Fake Ebay account suspension email – Phishing scam

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  • Fake Ebay account suspension email – Phishing scam
  • Premier Icon ir_bandito
    Subscriber

    I got this email this morning:

    The email looked genuine, all correct headers etc, but the “My Ebay” link included in the text took me to a page which got picked up as a phisihing scam. I’ve emailed ebay to report this.

    anyone had similar issue?

    plyphon
    Member

    I like how you blocked the email reference ID despite already knowing the email is a fake :p

    (Unless the ID contains portion of your email or something in which case I retract sarcasm.)

    If you log into your account from a new browser window it’ll tell you in there if your account is limited.

    Then delete it 🙂

    Premier Icon wwaswas
    Subscriber

    emails from ebay always have your username as the ‘dear ….’

    McHamish
    Member

    Did you click the link?

    You should never click the links in these phishing mails as the page it will link to could contain some kind of malware, or they may be able to identify your email address as ‘active’ or ‘gullible’*.

    If they identify your email address as ‘active’, your address will be promoted to a new list of email addresses that cost more money (i.e. the scammers will sell your details on for more money). You then receive more phishing emails.

    Run a full scan with your antivirus software just in case.

    I’m not trying to scare you just a helpful warning I hope.

    *the gullible comment wasn’t a dig, just that they may think that by you clicking on the link you’re more likely to fall for a scam.

    In future, hover over the link and you should see that the true destination has been masked and won’t be anything to do with eBay.

    Premier Icon ir_bandito
    Subscriber

    I did click the link 😳
    I may have been involved in a little ebay cheekiness this week, so thought they’d found out. My browser instantly reported the webpage was a phishing scam so it didn’t open.

    Premier Icon annebr
    Subscriber

    I got a very convincing looking email supposedly from Paypal recently. The links all looked dodgy when hovered over and I never click links in emails anyway.

    plyphon
    Member

    McHamish is right about the “active” email list thing,

    However that can also be triggered by opening the email in the first place, so unfortunately not always possible to avoid.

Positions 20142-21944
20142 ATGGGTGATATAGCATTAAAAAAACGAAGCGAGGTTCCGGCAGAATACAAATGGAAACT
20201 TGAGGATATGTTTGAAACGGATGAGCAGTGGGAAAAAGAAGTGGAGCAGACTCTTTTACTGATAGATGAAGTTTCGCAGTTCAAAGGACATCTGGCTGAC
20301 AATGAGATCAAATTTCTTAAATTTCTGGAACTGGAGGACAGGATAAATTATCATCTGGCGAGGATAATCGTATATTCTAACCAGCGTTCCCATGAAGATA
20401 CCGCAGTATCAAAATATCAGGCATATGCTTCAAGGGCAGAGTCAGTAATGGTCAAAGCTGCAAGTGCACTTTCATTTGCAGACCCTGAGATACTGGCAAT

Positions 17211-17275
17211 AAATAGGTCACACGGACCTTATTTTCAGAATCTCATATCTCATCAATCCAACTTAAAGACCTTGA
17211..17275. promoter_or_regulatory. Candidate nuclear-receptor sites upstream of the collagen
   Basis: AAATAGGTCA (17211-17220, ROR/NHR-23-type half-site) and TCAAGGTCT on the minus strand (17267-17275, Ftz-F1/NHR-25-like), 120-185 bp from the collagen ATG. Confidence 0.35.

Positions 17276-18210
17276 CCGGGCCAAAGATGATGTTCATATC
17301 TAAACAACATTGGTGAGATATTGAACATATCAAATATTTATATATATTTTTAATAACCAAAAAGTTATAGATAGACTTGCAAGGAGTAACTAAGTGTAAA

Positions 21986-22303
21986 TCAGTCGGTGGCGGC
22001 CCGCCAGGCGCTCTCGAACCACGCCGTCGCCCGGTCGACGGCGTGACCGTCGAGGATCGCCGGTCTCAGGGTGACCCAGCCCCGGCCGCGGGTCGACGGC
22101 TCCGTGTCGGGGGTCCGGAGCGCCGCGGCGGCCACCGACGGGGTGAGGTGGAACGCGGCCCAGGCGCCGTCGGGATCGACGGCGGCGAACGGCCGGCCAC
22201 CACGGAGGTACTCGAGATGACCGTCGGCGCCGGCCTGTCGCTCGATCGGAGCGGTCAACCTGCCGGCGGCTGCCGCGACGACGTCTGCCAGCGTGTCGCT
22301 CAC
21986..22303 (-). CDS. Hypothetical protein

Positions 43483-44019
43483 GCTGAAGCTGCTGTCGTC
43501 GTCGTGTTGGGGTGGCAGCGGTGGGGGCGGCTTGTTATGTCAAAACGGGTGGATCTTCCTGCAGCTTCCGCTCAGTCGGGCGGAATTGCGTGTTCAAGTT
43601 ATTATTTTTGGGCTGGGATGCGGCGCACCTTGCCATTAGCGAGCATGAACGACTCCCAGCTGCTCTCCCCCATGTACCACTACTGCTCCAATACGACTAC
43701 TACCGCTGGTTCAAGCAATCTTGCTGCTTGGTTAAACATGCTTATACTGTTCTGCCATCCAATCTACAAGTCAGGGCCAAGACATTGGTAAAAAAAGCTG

However clicking any links is a full on no-no.

    If you hover your mouse over a link your browser will tell you where it is directing to in the bottom left (usually) of your browser window. If it doesn’t look legit, don’t click.

    I also seem to recall the proper emails from PayPal etc don’t contain login links – they simply direct you to the main site to log in manually.

    As always, common sense is the main weapon. I have my PayPal account locked down with two factor authentication – I have had a number of “You’ve just bought XXX for £YYY” emails that looked genuine enough on a quick glance that I was able to delete without even opening because I know I haven’t used a two factor authentication code.

    acehtn
    Member

    Started getting them this year after someone else got caught out and all the contacts got help email’s

    “I am stuck in spain and need some help to get home, lost all cards, can you wire some money so i can get back”
    Made to look like from my friend. Since then i have had several million dollars awaiting me in Hong Kong/Africa/USA and even though i don’t have accounts, Amazon/Paypal/Ebay all email telling me my accounts are suspended…..which i don’t have.
    Couple of banks too.
    Uncollected parcels from various couriers.

    Most recent is too confirm a package that i haven’t bought or am even expecting any thing.

    I think the Amazon one even stated in the small print on the bogus email “Amazon will only contact you direct, never via email” 🙂

    Premier Icon wwaswas
    Subscriber

    I may have been involved in a little ebay cheekiness this week

    Guilt’s great isn;t it 🙂

    You trusted the email was correct because you felt guilty and nearly got caught out big time. You were lucky your AV software spotted the duff link!

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